From the end of the Ummayad era till 1878
Abandonment and rebirth

The ruins of Amman before the settlement of the Circassians

Amman as we know it today belongs to a contemporary history that has evolved rapidly over the past 130 years. It is an unfolding story whose chapters speak of human settlement, displacement, migration, peace and new beginnings. A crucible of tales that span the length of more than a century.


The contemporary story of Amman is preceded by centuries of near abandonment. European explorers and travelers like the Anglo-Swiss Johann Ludwig Burckhardt, James Silk Buckingham and Henry Baker Tristam, who recorded their travels prior to the 1870s speak of abandoned ruins, a stream of water and only transient inhabitance for grazing of animals, sporadic agriculture and access to water.


To get a glimpse of how Amman was like in the early 19th century, we can accompany Johann Ludwig Burckhardt as he described the site in 1812 in his book “Travels in Syria and the Holy Land”:


The Seil Amman.


The Roman Theater



“We entered a broad valley, which brought us in half an hour to the ruins of Amman, which lies about nineteen English miles to Salt. The town lies along the banks of a river called Moiet Amman, which has its source in a pond, at a few hundred paces from the south-western end of the town; the river of Amman runs in a valley bordered on both sides by barren hills of flint, which advance on the south side close to the edge of the stream.”


“The edifices which still remain to attest the former splendour of Amman are the following: a spacious church, built with large stones, and having a steeple of the shape of those which I saw in several ruined towns in the Houran. A high arched bridge over the river; this appears to have been the only bridge in the town, although the river is not fordable in the winter. The banks of the river, as well as its bed, are paved, but the pavement has been in most places carried away by the violence of the winter torrent. The stream is full of small fish. On the south side of the river is a fine theatre, the largest that I have seen in Syria. On both wings of the theatre are vaults. In front was a colonnade, of which eight Corinthian columns yet remain.”


“Nearly opposite the theatre, to the northward of the river, are the remains of a temple, the posterior wall of which only remains, having an entablature, and several niches highly adorned with sculpture. Before this building stand the shafts of several columns three feet in diameter. Its date appears to be anterior to that of all the other buildings of Amman, and its style of architecture is much superior. At some distance farther down the Wady, stand a few small columns, probably the remains of a temple. The plain between the river and the northern hills is covered with ruins of private buildings, extending from the church down to the columns; but nothing of them remains, except the foundations and some of the door posts.”





“On the top of the highest of the northern hills stands the castle of Amman, a very extensive building; it was an oblong square, filled with buildings. The castle walls are thick, and denote a remote antiquity: large blocks of stone are piled up without cement, and still hold together as well as if they had been recently placed. Within the castle are several deep cisterns and a square building, in complete preservation, constructed in the same manner as the castle wall; it is without ornaments, and the only opening into it is a low door, over which was an inscription now defaced. Near this building are the traces of a large temple; several of its broken columns are lying on the ground; they are the largest I saw at Amman, some of them being three feet and a half in diameter; their capitals are of the Corinthian order.”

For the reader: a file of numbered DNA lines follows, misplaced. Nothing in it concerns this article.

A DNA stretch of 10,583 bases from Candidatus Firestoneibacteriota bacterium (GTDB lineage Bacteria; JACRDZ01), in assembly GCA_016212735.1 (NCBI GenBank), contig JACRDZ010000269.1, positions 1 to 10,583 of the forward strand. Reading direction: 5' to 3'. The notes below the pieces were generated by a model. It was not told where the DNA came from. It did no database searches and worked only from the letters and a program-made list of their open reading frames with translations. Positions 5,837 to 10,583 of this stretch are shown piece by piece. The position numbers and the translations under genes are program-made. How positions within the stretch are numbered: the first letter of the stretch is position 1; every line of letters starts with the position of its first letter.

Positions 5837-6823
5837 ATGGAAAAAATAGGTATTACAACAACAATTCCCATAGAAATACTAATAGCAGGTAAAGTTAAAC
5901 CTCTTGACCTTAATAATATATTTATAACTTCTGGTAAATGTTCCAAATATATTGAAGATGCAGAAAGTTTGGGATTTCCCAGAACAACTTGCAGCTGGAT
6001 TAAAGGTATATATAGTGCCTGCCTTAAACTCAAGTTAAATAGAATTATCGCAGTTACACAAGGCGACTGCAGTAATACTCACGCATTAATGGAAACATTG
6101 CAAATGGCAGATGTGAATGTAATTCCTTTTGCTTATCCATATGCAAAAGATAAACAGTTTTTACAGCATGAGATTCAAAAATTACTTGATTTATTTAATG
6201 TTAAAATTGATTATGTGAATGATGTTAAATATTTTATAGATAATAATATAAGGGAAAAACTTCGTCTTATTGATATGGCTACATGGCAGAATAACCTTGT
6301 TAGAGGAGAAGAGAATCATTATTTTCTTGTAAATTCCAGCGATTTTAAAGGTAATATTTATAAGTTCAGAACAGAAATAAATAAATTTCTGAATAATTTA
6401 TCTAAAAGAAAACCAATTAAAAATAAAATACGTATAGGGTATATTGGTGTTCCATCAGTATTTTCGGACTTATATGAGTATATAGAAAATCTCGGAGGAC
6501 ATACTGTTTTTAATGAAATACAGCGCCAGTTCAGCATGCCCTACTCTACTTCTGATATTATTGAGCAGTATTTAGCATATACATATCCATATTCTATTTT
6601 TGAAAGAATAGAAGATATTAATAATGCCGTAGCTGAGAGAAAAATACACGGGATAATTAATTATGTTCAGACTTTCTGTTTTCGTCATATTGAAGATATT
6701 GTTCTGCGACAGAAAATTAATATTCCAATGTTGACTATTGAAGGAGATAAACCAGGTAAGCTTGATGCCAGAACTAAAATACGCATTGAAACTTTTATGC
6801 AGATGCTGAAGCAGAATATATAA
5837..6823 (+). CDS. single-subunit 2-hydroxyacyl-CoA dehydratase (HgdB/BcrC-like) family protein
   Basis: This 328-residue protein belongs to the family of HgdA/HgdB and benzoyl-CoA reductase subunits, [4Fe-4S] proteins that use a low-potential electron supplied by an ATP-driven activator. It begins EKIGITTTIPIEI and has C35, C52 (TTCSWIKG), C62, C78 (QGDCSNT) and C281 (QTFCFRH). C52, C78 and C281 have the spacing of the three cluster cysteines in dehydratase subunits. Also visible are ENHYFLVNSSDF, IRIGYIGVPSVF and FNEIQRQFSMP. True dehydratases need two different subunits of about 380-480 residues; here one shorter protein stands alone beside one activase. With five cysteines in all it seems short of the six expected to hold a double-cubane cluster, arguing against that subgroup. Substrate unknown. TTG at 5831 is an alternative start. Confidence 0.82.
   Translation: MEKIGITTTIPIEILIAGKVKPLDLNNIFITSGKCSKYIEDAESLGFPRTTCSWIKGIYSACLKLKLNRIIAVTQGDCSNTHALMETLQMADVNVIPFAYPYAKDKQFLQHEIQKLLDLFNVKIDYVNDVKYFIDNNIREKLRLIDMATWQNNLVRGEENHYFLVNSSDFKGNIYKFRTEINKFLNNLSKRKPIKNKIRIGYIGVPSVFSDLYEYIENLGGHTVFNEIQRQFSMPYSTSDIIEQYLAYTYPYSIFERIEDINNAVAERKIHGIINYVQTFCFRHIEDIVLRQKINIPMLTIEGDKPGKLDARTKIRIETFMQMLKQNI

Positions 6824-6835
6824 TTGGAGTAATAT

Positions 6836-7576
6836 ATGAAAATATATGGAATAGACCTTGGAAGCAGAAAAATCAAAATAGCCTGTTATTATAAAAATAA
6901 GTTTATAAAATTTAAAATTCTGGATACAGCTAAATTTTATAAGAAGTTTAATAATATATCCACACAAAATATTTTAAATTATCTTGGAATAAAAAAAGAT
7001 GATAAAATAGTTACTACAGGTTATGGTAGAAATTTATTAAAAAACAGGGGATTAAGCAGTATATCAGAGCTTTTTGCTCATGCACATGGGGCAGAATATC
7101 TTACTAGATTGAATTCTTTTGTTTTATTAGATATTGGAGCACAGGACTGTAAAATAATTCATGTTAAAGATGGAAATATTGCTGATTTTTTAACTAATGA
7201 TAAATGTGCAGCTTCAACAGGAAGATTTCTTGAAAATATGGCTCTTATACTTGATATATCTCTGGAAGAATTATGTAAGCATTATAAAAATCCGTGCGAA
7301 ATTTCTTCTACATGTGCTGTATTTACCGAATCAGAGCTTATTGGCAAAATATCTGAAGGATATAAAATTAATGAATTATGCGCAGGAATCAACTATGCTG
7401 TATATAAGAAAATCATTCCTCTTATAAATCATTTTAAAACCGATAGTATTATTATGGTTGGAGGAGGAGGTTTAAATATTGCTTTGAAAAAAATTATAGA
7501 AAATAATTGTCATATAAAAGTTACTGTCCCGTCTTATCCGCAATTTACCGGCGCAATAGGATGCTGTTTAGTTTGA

“The ruins of Amman being, with the exception of a few walls of flint, of calcareous stone of moderate hardness, have not resisted the ravages of time so well as those of Jerash. The buildings exposed to the atmosphere are all in decay, so that there is little hope of finding anyinscriptions here, which might illustrate the history of the place.”


In the late 19th century, the town of Salt was the center of the Balqa’ administrative region of which Amman was part of. While Salt was already a thriving town, Amman was merely the grazing ground for the indigenous Arab tribes amongst which Bani Sakhr and Al-Adwan were prominent.


A Circassian resident, before 1914.                  Circassian farmers using the Circassian carriage, before 1914.


The birth of today’s Amman came at the time of the decline of Ottoman Empire, which ruled over the region in the late 19th Century, when, in 1878, a few hundred Circassians, where settled amidst the city’s hills, following the Russian-Circassian war in the Caucasus that ultimately resulted in the mass-expulsion of the inhabitants of Circassia’s Adyghe people.


They were farmers and craftspeople, part of a proud people that have suffered one of the worst tragedies of the 19th century. Displaced from their lands, they made Amman their new home. Their initial accommodation in Amman was said to be some of the caves, until they built their first humble homes.


After some initial skirmishes with the local Arab tribes, the Circassians managed to eventually coexist with them. The first Circassians of Amman survived by cultivating some of the lands and raising animals in their new, small village. This was the birth moment of our Amman, which, after becoming a place for a new beginning for its first immigrants, was destined to repeat that role over the next century. It is telling that one of the early neighborhoods formed in downtown Amman was called “Al Muhajireen” (Arabic: The Emigrants).


The story of people making a new life for themselves after forced or voluntary emigration is not only the beginning of Amman’s story, but also one of the primary elements of its enduring human spirit.